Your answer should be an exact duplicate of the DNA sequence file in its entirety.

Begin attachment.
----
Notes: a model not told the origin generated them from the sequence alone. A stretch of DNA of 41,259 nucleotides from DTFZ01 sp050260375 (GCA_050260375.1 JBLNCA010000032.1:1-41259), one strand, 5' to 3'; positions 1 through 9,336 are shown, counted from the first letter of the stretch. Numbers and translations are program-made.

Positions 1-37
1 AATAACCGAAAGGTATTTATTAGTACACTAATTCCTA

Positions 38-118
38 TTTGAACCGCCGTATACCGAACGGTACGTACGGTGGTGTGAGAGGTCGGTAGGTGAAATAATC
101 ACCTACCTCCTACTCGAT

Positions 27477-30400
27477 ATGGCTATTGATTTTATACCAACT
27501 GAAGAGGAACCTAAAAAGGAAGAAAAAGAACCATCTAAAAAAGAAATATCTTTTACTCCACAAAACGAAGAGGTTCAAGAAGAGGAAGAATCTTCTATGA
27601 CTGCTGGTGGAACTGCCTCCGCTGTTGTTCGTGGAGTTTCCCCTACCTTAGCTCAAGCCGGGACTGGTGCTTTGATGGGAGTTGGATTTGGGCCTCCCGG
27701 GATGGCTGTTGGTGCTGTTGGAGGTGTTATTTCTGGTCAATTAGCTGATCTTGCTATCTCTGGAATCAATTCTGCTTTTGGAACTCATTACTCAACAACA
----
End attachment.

Notes: a model not told the origin generated them from the sequence alone. A stretch of DNA of 41,259 nucleotides from DTFZ01 sp050260375 (GCA_050260375.1 JBLNCA010000032.1:1-41259), one strand, 5' to 3'; positions 1 through 9,336 are shown, counted from the first letter of the stretch. Numbers and translations are program-made.

Positions 1-37
1 AATAACCGAAAGGTATTTATTAGTACACTAATTCCTA

Positions 38-118
38 TTTGAACCGCCGTATACCGAACGGTACGTACGGTGGTGTGAGAGGTCGGTAGGTGAAATAATC
101 ACCTACCTCCTACTCGAT

Positions 27477-30400
27477 ATGGCTATTGATTTTATACCAACT
27501 GAAGAGGAACCTAAAAAGGAAGAAAAAGAACCATCTAAAAAAGAAATATCTTTTACTCCACAAAACGAAGAGGTTCAAGAAGAGGAAGAATCTTCTATGA
27601 CTGCTGGTGGAACTGCCTCCGCTGTTGTTCGTGGAGTTTCCCCTACCTTAGCTCAAGCCGGGACTGGTGCTTTGATGGGAGTTGGATTTGGGCCTCCCGG
27701 GATGGCTGTTGGTGCTGTTGGAGGTGTTATTTCTGGTCAATTAGCTGATCTTGCTATCTCTGGAATCAATTCTGCTTTTGGAACTCATTACTCAACAACA